Chords changing issues

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Violanted

Full Access

Joined: 03/21/21

Posts: 48

Hey All

I have completed fundamaentals 1 and started fundamentals 2.

I definately enjoyed so far. Fantastic course ...

Now there is just an issue and I think is part of the process. I am basically practicing all the chords I learnt so far Em E Am A C F (Small F easy version) G and D and Dm and I think that is it so far.

I have difficulties to switch between them using the practical methos I lear on the GTF1 with Anders which is creating a song with intro verse and outro and so on so forth.

If I practice using metronone at 45 bpm it's fine 55 bpm I start to make mistakes and not able to keep on tempo I try to increase the Tempo every time I try.

It is one month I am trying to get fluent on this chord change probably it will take longer time. I am looking for ability to change at 70 bpm and more but to be able to do that I must be so fast that I will have not to think about the chord itself and just change automatically the same way I do with my piano

I play keyboard and organ since 20 years mayb enow and indeed chrords change is not even something I think about it.

I bet this is the same process with guitar so I gues one month is too early to be proficient with chrod changes?

I practice several small sessions throughout the day probably I collect a total amount of 1,5 hours a day except weekend

Stangely enough on GTF2 on the Arpeggio training I am able to switch chords in a much faster way and it seems I can do the arpeggio in a much more clean way than changing chrods as whole. Why is that? arpeggio should be more difficult isn't?

Thanks

Dave Mojo

davide.violante@rockers.rocks

www.rockers.rocks

Netheralnds

#1

Hey All

I have completed fundamaentals 1 and started fundamentals 2.

I definately enjoyed so far. Fantastic course ...

Now there is just an issue and I think is part of the process. I am basically practicing all the chords I learnt so far Em E Am A C F (Small F easy version) G and D and Dm and I think that is it so far.

I have difficulties to switch between them using the practical methos I lear on the GTF1 with Anders which is creating a song with intro verse and outro and so on so forth.

If I practice using metronone at 45 bpm it's fine 55 bpm I start to make mistakes and not able to keep on tempo I try to increase the Tempo every time I try.

It is one month I am trying to get fluent on this chord change probably it will take longer time. I am looking for ability to change at 70 bpm and more but to be able to do that I must be so fast that I will have not to think about the chord itself and just change automatically the same way I do with my piano

I play keyboard and organ since 20 years mayb enow and indeed chrords change is not even something I think about it.

I bet this is the same process with guitar so I gues one month is too early to be proficient with chrod changes?

I practice several small sessions throughout the day probably I collect a total amount of 1,5 hours a day except weekend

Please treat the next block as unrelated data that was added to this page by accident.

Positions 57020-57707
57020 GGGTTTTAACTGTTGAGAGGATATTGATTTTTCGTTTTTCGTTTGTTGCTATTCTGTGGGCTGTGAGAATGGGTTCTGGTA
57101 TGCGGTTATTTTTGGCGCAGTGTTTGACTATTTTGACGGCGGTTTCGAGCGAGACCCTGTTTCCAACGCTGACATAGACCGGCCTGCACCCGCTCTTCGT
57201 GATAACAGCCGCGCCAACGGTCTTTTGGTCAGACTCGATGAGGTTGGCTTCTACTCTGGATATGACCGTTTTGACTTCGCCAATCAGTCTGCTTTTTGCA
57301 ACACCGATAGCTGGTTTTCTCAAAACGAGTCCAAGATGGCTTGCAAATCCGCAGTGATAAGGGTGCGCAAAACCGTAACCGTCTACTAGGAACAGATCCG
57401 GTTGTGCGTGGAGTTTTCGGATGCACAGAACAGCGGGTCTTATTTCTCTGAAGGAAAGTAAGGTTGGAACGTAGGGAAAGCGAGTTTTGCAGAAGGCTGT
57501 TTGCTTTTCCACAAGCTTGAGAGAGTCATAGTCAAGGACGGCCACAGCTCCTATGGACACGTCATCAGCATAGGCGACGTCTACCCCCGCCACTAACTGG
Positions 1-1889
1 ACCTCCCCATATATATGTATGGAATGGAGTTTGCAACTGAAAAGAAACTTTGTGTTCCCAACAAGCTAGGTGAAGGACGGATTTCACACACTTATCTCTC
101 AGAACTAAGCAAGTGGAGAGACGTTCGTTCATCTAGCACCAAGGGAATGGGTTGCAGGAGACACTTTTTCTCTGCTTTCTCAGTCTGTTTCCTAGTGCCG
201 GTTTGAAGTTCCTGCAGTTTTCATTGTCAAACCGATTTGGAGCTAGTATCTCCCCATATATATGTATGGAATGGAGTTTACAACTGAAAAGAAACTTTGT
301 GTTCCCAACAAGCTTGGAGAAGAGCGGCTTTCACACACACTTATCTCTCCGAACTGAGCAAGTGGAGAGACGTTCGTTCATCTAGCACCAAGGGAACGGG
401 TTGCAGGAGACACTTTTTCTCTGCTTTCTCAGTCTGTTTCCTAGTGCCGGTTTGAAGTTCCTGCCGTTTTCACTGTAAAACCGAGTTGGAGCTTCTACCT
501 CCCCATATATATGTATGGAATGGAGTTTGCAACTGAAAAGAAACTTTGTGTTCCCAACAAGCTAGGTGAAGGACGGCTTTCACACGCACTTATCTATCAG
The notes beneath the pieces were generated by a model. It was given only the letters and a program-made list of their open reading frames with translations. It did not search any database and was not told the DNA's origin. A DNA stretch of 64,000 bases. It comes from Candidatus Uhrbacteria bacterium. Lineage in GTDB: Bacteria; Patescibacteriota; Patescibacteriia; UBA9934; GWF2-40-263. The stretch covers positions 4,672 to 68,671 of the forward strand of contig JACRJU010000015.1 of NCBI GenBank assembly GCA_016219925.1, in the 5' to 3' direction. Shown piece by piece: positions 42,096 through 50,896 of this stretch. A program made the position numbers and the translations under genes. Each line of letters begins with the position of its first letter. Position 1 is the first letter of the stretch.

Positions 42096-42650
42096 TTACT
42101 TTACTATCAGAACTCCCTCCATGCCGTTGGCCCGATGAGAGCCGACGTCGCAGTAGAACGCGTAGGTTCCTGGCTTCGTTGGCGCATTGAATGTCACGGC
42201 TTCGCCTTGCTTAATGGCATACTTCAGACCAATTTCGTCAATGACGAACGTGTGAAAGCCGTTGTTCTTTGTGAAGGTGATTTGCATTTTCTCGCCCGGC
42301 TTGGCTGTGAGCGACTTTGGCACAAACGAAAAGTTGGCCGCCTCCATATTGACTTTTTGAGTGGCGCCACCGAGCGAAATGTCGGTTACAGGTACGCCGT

Stangely enough on GTF2 on the Arpeggio training I am able to switch chords in a much faster way and it seems I can do the arpeggio in a much more clean way than changing chrods as whole. Why is that? arpeggio should be more difficult isn't?

Thanks

Dave Mojo

davide.violante@rockers.rocks

www.rockers.rocks

Netheralnds

snojones

Full Access

Joined: 04/17/13

Posts: 620

You are very correct in your thinking about how guitar and piano practice produce simialr results. If you practice long enough, you will succeed.

As to why arpeggios are easier for you I would speculate it is that you have to grab the entire chord all at once. Not one string at a time. This involves training your Muscle Memory to do the heavy lifting. Like piano, that takes time and persistant practice.

I learned how to do this by memorizing the patterns of the chord I wanted to work with. Getting those patterns into my head was the first step. Then I started practicing grabbing the pattern on my fretboard. No strumming yet.... In off hours (like watching tv) I would simply jump around to those chord patterns, without strumming them. Get those patterns drilled into you Muscle Memory, until you can easily and accurately change between them. I used to practice grabbing patterns in slack time by grabbing fingerings using my right forearm as a practice neck and grabing those chord fingering on the forearm with my left hand. I kept changing them until it was drilled into my fingers. Only then did I get serious about taking this skill to apply to real songs. Go slow at first. Gradually increase your speed until you have mastered the song.

As to how long it will take you, you are better at simply accepting that you will get it as soon as your body is able to do so...no sooner. I repeat... NO SOONER. To further complicate thak kind of thinking... everybody learns at their own pace. So it is completly impractical to attempt to project how long it is going to take. The sooner you give that question up... the sooner you will develop skills.